Elon Musk, chief executive officer of Tesla, Inc. (Nasdaq: TSLA) and privately-held Space X, was announced as an attendee of an infrastructure meeting with business leaders being held by President Donald Trump today. Others reported by Reuters to be invited to the gathering include Steve Roght, CEO of Vornado Realty Trust (NYSE: VNO); Richard LeFrak, CEO of LeFrak; and Steve Roth, CEO of Apollo Global Management, LLC (NYSE: VNO). The meeting is seeking input from the leaders with regard to the plans of President Trump's administration to "boost infrastructure spending."

In December, Elon Musk spoke publicly about a plan to relieve congestion in Los Angeles.

The Tesla CEO was quoted by Bloomberg that the plan included digging tunnels underneath the California city for use by trains and cars. In his February 28 address to a Joint Session of Congress, President Trump detailed his $1 trillion infrastructure plan.

Trump infrastructure plan to create 'millions of new jobs'

President Trump told Congress that he expects his plan to create "millions of new jobs," and to be financed both privately and publicly, rebuilding America's bridges, airports, and highways. A mass transportation concept conceived by Elon Musk in 2013, the Hyperloop, has seen its first prototype track completed near Los Angeles, as reported by RT. The Hyperloop is said to have the capability to transport people from Los Angeles to San Francisco in half an hour; by car, the journey is reported to take close to six hours to complete.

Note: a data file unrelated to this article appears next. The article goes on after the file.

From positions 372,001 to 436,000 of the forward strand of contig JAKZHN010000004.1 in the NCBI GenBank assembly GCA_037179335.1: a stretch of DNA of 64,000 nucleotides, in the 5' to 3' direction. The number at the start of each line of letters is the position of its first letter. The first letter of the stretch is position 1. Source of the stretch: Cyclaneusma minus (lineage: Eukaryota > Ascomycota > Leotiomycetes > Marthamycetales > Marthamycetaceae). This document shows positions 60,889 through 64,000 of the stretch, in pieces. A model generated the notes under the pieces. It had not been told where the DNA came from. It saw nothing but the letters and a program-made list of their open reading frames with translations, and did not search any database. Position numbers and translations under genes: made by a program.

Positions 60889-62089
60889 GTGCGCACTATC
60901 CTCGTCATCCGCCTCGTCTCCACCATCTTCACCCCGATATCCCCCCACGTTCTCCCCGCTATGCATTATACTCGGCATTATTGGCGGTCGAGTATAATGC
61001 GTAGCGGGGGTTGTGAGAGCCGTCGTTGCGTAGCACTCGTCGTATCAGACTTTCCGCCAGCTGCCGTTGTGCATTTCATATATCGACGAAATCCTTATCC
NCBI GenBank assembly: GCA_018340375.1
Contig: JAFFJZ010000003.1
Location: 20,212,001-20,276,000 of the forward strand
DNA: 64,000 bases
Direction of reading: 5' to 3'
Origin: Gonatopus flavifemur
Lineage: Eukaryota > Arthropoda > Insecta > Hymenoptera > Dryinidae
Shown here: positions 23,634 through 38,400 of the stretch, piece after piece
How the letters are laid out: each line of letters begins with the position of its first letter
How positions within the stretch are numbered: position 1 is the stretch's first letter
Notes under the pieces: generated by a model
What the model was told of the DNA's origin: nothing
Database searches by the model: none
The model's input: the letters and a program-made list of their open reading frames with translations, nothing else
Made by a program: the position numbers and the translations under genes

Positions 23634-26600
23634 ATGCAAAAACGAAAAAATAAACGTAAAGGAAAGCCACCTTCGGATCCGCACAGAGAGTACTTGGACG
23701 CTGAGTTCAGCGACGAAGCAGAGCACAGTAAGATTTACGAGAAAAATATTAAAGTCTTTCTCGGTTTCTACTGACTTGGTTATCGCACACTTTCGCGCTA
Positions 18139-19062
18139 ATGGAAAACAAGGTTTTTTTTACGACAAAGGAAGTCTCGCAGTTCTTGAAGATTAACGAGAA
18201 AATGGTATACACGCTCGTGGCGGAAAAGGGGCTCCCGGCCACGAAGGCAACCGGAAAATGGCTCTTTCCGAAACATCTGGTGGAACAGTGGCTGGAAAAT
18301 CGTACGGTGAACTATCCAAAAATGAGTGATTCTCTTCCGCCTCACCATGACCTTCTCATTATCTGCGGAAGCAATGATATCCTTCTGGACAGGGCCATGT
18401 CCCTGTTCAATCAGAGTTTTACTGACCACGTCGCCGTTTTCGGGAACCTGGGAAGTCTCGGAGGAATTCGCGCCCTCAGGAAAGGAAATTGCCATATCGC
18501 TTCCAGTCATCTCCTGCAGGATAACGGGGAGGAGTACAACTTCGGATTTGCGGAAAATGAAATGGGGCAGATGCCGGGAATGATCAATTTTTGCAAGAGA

U.S. infrastructure is said to receive a grade of "D+" from the American Society of Civil Engineers. The society has stated that $3.6 trillion in spending is needed to bring American public works up to grade by 2020. Transportation Secretary Elaine Chao, who is expected to attend the meeting, along with Energy Secretary Rick Perry, has stated the the U.S.

government "cannot shoulder all the costs" for needed upgrades alone. President Trump's $1 trillion plan, while well-received on both the right and left, addresses less than a third of the budget said to be required by the civil engineering society.

TSLA stock weak following financial results

Shares of Tesla have been sold recently, in response to weaker-than-expected earnings per share reports from the car and electricity company on February 22.

Tesla reported a per share loss of $0.69; the street was looking for a loss of $0.43, a view that had already been reduced. Despite TSLA stock being sold, and the EPS miss, Wall Street analysts have increased 2018 forecasts over the past 90 days, while cutting the forecast for 2017. The consensus for 2017 is for a per share TSLA loss of $0.68, widening from a loss of $0.50, 90 days ago. For 2018, the consensus has been raised, from a per share profit of $1.40, to a profit of $2.59, an increase of 85 percent.